So those are things you keep in your pocket for worthless heckles like that but for the most part, it's not fun, it can be fun slamming people but you know we had a show that we came prepared to do and so like I said if somebody heckles and you slam them and move on, then it's great for everybody. But if its somebody that has to keep coming back for more, it gets old, it wears you out, it wears the crowd out and it just gets old. If you're working great clubs then they'll usually handle that. They'll let you take care of the heckler until it gets out of hand and then they'll come and police the room and tell people they are out. So I don't mind it, I get heckled from time to time, it's just part of the business. But the more seasoned you get at it, I mean I've jumped the gun too early and gotten heckled or I've slammed somebody so hard to where the crowd turned against me, so the key is, you got to let them piss the crowd off first before you get to vicious, then it's gold. It's patience just like anything else.
Stephanie: So have you ever had a bad show?
Jeff: Oh yeah, I've had lots of bad shows. I mean you don't want a bad show and it can be a number of things, it can be that you're not right for that crowd or it could be so much to do with atmosphere of how a crowd is set up. You know a lot of clubs, especially one nighters that are in bars, they don't think anything about atmosphere. For a comedian our voice is our instrument so if we don't have a good sound system, that's to our disadvantage, horrible lighting or no lighting, again if you are doing facial expressions nobody can see your face and if you're performing in the dark well then you must not be that important for this show.
But I've had bad shows just where I've started off wrong or wasn't in the right kind of rhythm. It just happens. And again it's nothing you really want to happen and sometimes a show will start off slow or bad, and you can turn it around and sometimes it gets progressively worse. All comedians still can have bad shows from time to time, it's just the unluck of the draw.
Stephanie: So what do you do if you are starting off in a bad show, how do you try and turn that around?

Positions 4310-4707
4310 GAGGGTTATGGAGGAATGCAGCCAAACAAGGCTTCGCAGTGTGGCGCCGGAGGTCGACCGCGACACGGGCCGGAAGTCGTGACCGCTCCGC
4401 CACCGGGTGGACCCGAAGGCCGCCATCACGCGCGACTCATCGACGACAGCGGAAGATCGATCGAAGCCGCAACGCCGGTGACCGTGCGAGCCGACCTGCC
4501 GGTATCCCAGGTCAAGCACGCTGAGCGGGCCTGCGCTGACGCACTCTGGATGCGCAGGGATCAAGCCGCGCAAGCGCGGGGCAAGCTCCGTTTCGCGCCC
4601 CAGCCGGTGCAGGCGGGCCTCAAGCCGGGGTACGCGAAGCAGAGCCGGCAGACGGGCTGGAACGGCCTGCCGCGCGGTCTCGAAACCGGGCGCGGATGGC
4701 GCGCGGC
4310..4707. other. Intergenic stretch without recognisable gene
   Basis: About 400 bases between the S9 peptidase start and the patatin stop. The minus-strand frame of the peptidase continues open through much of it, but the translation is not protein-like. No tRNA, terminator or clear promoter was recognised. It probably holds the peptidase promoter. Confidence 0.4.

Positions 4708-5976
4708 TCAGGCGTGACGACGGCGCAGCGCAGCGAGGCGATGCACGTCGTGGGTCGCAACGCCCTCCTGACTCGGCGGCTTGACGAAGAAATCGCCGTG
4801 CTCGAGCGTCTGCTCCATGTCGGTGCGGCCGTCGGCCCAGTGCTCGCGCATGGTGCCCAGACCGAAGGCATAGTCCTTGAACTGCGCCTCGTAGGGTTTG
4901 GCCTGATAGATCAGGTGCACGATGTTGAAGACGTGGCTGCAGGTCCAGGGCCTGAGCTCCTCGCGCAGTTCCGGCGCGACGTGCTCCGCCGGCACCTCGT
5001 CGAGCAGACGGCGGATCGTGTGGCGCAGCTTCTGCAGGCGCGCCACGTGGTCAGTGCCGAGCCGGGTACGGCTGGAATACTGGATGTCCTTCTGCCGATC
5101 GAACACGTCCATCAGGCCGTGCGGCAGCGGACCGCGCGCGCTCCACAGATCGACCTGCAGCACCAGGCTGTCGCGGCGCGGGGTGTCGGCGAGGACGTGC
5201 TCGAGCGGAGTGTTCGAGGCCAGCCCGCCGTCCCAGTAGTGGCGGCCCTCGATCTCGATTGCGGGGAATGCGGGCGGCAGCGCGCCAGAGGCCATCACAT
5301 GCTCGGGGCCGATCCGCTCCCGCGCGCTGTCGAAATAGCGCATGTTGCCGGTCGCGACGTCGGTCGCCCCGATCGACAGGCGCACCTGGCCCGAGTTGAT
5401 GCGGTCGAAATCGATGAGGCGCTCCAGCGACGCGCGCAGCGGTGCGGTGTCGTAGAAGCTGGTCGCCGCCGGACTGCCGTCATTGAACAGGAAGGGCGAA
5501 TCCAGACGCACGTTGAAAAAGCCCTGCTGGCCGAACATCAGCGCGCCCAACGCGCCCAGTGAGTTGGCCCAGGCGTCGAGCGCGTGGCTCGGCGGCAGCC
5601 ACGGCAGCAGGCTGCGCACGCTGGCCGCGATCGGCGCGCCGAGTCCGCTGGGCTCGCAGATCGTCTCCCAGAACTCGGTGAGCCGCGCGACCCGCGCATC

Jeff: Well your mind starts racing and you know most of it for me is usually a rhythm. I can get up there and I can tell my rhythm's off, like if I tried something new and it didn't come over well. So your mind is racing, so it's like okay what do I got to do. So it's either you're looking at it from a pace standpoint where you got to speed up your pace or maybe you got to slow it down, maybe you're going to too fast and you're trying to rush stuff to get it out. So sometimes it just means taking a deep breath, taking a swig off of beer and going ok, lets try this again. I've done that. And things will happen in your show, where a whole tray of glass might drop and break and you know if you just come up with something witty. A typical stock line is "Oh just put that anywhere." But it's just being able to work fast on your feet so that comes whether you have hecklers, or disruptions in your show or a bad set in the stage you are standing on or your show is setting off sluggish, it's up to you to turn it around.
But I always tell comics, especially younger comics that the crowd has no idea what is coming out of your mouth. So a lot of times people put more effort on screwing up you know. I always said the crowd doesn't know when the punch line is coming typically, unless they've seen your show. So if you do a joke, you know in a split second whether it is getting a laugh or not and instead of drawing more attention to it by saying "Oh I guess that didn't go over" you know tighten it up, move on to the next joke. All they know is it was a long setup, they didn't know that they were supposed to laugh at a certain point.
You know you can only do that for so long before people start going well okay this guy's not funny at all but you just have to like I said be fresh. There's times where I haven't been up for a show and I had to. I've been sick as a dog in my room and it's all I can do to get to the show and get to the stage and then you've got to muster up every ounce of energy to put on a good show. Then go back to your room and die a horrible death. So there's a lot of elements and when you're booked you're booked, you're going to go on.
Stephanie: So do you consider yourself to be an observational comedian?
Jeff: Yeah probably if I had to put a label on it. Observational. Political. I do political humor but I don't do like left-right humor. The political humor I've been doing especially in my current show is consumer based. So I do a lot of politics but my politics are about healthcare, about medicinal marijuana, on hemp being illegal for a ridiculous amount of time, so I do like social awareness comedy, I guess you would call it.
Stephanie: Have you ever been criticized for being too offensive or going to extremes?
Jeff: Oh yeah constantly. I happen to love the F-word and unfortunately never everybody has the wonderful ambition that I have to use it. But there's times that I don't. But yeah I get criticized a lot, everybody gets criticized, you open yourself up for criticism, especially when you are speaking your point of view. I used to do a lot of, and I still do, anti-smoking jokes and so I would go on these rants about smokers and you know I was addicted to tobacco so I'm not an entire hypocrite about it. But I would get people coming up after the show going "you're an asshole" and I said "why because I told you everything you should know and should do?" and he goes "yeah" and I go "well you're an asshole because you're still smoking."